One of the things that will help you enormously when you are writing stories is finding your writing ‘voice’.  Every successful writer has one of these, regardless of what they write or how.

Your writer’s voice is what makes you unique as a writer.  It is as unique to you as your signature.

It is hard to describe what your writer’s voice is, because it is something that you will develop yourself. The more you practice writing, the clearer and more like ‘you’, your writing voice will become.

The best way to describe it is when you listen to a song on the radio, and even though the song has just started you will already recognise the band or the singer because their voice or sound is so distinctive.

Or you read a piece of writing by your favourite writer, and even though you might not have read it before, or might not even have even seen who it was written by before you read it, you will know that it is by your favourite author because it reads like they have written it.

What you want is for people to read your writing and hear your author’s voice through the words on the page.  The only time that this is not so helpful is when you are writing a book as if you were someone else.  Take something like Diary of a Wimpy Kid for example. It works so well because we hear Greg’s voice as we read, not the author Jeff Kinney’s voice.

Even so, we recognise Jeff Kinney’s voice as a writer, even though he is pretending to be Greg. Only Jeff Kinney can write Greg’s voice like that, because Greg is created and written by him.  If someone else wrote another Diary of a Wimpy Kid book, and it had all the same characters as the original books, we would probably be able to tell it was written by someone else because it is very hard to copy an author’s voice, even though we might copy some of their style and ideas.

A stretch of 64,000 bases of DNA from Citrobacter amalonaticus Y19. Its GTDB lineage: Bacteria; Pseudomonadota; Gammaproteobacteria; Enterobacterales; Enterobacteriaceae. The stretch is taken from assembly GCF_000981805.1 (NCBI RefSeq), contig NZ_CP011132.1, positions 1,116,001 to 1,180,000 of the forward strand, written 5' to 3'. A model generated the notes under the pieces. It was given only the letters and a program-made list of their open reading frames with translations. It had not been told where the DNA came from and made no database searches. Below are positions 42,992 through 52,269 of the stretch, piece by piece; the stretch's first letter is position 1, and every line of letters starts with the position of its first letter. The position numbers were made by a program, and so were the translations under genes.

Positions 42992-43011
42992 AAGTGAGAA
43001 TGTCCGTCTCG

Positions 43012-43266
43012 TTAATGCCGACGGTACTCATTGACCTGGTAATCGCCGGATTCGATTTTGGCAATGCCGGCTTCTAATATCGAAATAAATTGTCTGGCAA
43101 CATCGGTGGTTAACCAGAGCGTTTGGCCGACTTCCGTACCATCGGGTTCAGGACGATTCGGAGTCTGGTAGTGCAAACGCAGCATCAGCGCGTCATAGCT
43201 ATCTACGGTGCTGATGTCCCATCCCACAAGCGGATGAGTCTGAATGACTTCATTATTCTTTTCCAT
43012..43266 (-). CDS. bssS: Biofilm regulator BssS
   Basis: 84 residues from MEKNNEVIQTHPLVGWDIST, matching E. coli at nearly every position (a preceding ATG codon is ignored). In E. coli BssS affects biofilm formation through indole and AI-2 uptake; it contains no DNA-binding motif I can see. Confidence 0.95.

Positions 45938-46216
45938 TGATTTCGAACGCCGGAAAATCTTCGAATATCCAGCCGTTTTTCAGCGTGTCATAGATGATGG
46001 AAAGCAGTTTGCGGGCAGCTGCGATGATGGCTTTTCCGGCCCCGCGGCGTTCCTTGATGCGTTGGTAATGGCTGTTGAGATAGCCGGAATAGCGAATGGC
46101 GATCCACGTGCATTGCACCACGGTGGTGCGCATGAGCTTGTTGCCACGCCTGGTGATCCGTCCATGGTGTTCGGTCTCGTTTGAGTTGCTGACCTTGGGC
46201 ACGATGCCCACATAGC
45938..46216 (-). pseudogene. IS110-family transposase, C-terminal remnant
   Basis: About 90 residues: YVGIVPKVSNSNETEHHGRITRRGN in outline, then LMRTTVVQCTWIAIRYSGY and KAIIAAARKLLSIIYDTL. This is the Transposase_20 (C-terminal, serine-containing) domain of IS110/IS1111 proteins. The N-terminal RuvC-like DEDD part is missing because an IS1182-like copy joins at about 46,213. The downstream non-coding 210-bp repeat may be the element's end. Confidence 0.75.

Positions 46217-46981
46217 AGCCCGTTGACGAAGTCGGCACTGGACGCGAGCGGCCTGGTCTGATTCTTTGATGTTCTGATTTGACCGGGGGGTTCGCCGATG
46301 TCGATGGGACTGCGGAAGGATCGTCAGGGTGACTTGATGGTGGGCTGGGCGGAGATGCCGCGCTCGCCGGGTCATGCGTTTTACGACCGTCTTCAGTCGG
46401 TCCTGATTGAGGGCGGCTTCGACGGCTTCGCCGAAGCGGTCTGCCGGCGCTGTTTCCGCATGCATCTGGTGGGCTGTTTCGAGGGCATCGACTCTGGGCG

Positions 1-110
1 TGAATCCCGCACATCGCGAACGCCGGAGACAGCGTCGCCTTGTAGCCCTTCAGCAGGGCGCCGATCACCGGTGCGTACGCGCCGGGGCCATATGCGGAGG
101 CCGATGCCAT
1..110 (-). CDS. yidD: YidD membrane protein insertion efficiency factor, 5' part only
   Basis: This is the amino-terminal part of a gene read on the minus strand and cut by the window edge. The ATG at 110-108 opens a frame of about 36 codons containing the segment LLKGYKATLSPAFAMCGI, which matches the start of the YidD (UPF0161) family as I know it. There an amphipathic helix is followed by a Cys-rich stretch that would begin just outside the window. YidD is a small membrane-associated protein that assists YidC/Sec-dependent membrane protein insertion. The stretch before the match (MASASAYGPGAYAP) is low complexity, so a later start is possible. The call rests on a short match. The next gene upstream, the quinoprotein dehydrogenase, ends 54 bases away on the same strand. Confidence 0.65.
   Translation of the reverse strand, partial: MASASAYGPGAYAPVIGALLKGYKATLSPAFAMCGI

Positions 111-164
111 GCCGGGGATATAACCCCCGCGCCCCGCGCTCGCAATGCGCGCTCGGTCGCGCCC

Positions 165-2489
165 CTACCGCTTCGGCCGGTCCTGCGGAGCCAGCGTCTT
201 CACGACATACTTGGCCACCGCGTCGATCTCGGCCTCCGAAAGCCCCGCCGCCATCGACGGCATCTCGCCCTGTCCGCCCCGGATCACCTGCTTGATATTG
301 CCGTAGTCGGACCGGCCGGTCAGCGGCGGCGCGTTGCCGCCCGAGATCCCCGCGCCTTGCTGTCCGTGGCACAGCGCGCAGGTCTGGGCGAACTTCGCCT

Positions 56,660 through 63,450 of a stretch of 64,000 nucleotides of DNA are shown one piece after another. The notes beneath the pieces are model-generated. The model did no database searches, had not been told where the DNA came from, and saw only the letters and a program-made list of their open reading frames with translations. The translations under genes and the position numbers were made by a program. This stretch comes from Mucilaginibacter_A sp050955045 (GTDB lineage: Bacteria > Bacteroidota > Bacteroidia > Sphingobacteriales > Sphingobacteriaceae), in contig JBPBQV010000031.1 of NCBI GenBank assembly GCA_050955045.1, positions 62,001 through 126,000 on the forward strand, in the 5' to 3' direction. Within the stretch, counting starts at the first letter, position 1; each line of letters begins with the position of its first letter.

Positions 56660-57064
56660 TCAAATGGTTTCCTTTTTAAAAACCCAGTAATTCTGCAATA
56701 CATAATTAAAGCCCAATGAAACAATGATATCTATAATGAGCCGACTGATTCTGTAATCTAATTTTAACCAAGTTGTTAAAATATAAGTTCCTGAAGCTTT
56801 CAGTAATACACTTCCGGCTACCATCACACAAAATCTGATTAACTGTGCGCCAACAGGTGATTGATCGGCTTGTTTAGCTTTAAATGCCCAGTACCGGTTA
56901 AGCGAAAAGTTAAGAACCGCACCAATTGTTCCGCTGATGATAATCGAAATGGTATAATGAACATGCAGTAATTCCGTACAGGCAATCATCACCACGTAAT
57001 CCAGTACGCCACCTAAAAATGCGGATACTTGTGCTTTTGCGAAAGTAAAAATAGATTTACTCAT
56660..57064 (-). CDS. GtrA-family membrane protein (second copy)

Lots of people start writing stories because they are inspired by a particular story or a particular author that they love. They want to write stories like the author that they love.

There is nothing wrong with this, but if you are a serious writer then it is very important to find your own voice rather than copy someone else. Someone like Jacqueline Wilson for instance, is an author many children admire, and lots of children are inspired to write by her, and write stories like hers.

The problem with this is that Jacqueline Wilson already does what she does brilliantly. If you are serious about becoming a writer you will find it much harder to find an audience if you are someone ‘like Jacqueline Wilson’ or ‘not quite as good as Jacqueline Wilson’. What you are looking to do is to find a way to write entirely like yourself.

One way of doing this is to write every day. It doesn’t matter what you write. You can keep a diary, or a blog, or write poems, or stories, or write a few pages of a book every day.  Writing is like exercising a muscle. The more you do it, the stronger you get.

The other important thing is to read what you have written. Learn to recognise what words you use the most, what types of sentences and descriptions you use the most. Learn to hear the voice of your own writing by reading it. You can read it in your head or you can read it out loud. Lots of people write but don’t read back what they have written. Reading as if you were the audience you are writing for is very important indeed.

Sometimes people get the author’s voice mixed up with style.

The two things do go together.  You will have a certain style as a writer that marks you out.  Some people write in short, clipped sentences. Some people write long, flowery sentences.  Some people prefer to write like reporters, others have a more poetic style.  Your style will develop as you learn more about language and grammar, but your voice is different.  It is something that you add to your style, something that you develop with time, and something which makes the difference between a good writer and a great writer.